Shaw, a Eugene homeowner interested in environmentally sustainable building techniques, installed the green roof on an addition two years ago.
It’s one of a handful of public and private Eugene buildings that sport a layer of greenery on top, a trend that has taken off in larger metropolitan areas such as Portland and Chicago.
A technique dating back thousands of years, it was resuscitated in Germany more than 20 years ago, and is gaining ground in the United States.
Green roofs taking root: The Register-Guard, Eugene, Ore..
The building boom in the capital of the United Arab Emirates rivals that of Dubai. But Abu Dhabi hopes to distinguish itself with ambitious green architecture
In recent weeks, the rivalry between neighboring United Arab Emirates Dubai and Abu Dhabi has been heating up on a world stage—most notably with the Abu Dhabi Investment Authority’s purchase of a $7.5 billion stake in Citigroup (C) (BusinessWeek.com, 11/27/07), which came on the heels of Dubai’s investment in Sony (SNE) in late November.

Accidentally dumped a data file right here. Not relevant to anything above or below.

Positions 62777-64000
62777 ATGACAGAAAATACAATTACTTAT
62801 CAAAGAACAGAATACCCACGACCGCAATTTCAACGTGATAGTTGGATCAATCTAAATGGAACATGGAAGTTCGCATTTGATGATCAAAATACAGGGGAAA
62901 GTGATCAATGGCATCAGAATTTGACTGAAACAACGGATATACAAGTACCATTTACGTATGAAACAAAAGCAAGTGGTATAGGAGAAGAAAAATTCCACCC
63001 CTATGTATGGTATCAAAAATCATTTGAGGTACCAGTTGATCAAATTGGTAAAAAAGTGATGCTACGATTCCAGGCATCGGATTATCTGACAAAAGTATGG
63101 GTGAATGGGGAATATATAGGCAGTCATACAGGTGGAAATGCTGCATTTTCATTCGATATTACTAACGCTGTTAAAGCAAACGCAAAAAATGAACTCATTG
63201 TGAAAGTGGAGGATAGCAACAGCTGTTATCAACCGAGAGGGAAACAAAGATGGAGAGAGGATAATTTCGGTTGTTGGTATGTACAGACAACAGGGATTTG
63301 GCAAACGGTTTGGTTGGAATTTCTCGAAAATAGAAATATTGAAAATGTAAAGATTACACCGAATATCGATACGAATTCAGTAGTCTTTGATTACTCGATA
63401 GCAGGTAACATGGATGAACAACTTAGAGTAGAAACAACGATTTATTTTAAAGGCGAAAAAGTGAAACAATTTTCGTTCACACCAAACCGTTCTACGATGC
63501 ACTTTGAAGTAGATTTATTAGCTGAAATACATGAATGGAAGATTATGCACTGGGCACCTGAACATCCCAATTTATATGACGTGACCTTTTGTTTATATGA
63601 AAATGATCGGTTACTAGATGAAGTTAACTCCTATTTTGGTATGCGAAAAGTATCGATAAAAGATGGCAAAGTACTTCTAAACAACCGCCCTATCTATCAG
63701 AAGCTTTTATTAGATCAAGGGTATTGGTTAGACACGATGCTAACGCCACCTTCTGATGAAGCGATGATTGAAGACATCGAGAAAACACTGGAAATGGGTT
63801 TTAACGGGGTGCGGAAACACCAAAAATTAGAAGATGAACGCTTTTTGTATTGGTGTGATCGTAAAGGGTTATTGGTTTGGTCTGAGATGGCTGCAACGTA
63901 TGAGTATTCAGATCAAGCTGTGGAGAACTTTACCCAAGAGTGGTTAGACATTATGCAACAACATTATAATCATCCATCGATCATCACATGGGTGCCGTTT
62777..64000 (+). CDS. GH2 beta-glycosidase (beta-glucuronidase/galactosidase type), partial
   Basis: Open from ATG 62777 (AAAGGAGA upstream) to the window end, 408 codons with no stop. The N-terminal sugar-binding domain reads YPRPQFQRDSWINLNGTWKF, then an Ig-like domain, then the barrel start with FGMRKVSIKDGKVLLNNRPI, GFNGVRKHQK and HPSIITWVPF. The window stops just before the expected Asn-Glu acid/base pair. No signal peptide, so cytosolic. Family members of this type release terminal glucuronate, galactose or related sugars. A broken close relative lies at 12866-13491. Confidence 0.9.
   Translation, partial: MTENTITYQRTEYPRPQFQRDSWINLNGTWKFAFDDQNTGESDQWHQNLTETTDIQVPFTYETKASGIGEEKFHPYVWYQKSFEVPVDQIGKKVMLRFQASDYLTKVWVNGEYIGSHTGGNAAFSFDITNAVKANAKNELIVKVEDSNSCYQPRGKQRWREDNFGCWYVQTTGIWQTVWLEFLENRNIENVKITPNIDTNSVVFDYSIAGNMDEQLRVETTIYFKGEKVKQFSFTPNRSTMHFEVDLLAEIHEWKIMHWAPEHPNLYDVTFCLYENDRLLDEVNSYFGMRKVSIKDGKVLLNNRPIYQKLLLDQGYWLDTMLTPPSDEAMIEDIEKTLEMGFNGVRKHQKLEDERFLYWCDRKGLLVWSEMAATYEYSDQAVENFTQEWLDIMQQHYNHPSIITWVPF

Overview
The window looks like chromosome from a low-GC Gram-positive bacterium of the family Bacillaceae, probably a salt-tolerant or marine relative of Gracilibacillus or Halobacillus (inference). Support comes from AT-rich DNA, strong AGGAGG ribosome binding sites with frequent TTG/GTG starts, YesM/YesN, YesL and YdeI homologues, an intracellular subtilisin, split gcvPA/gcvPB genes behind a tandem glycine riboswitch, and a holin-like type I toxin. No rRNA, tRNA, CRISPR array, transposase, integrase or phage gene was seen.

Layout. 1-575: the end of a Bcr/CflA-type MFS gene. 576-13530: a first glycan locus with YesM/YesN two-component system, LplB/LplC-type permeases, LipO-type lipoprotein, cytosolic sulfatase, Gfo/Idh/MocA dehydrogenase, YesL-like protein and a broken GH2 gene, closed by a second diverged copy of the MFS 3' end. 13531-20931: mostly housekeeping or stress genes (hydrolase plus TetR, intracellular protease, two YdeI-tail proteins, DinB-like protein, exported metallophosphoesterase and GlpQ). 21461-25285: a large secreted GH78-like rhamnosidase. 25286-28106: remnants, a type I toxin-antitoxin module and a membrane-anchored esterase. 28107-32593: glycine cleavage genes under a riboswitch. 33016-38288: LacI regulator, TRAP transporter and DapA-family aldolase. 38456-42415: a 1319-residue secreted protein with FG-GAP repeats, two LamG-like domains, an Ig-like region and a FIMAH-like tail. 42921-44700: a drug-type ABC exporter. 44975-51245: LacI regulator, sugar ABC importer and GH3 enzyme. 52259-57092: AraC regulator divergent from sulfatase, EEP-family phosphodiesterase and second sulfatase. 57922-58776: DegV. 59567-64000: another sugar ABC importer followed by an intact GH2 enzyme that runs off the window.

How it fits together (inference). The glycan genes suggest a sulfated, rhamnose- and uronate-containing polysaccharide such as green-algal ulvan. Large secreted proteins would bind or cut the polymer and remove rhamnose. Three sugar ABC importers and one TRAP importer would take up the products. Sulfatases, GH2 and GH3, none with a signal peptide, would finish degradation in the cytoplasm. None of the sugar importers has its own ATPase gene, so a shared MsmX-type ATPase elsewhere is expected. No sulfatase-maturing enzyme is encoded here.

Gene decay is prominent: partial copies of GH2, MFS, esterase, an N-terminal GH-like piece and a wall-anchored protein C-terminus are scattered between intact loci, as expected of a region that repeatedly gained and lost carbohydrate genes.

Abu Dhabi Builds Its Architectural Cred– Business Week – Reena Jana
Squatting on the roof of a row house with a panoramic view of the sewage plants and warehouses that surround the South Bronx, James Wells sounds like a tree-hugger.
He photographs the progress of seedlings he planted on the roof, one of his first “green roof” installations, and explains how roofs covered by soil and plants, more trees on the ground and cleaner parks are key to fighting the pollution that overwhelms the neighborhood. As he speaks, a pungent rotting smell emanates from a sewage plant.
“Imagine living under these types of conditions,” says Wells, 29. “It’s one of the reasons asthma rates are so high in the Bronx.”
Two years ago, Wells made an improbable conversion from convict to environmentalist. He was just out of prison after serving 10 years for armed robbery and couldn’t find a job that would pay enough to make the rent.
Then he found Sustainable South Bronx, and he found a calling.
Cities cultivate 2 types of green – USATODAY.com. Marisol Bello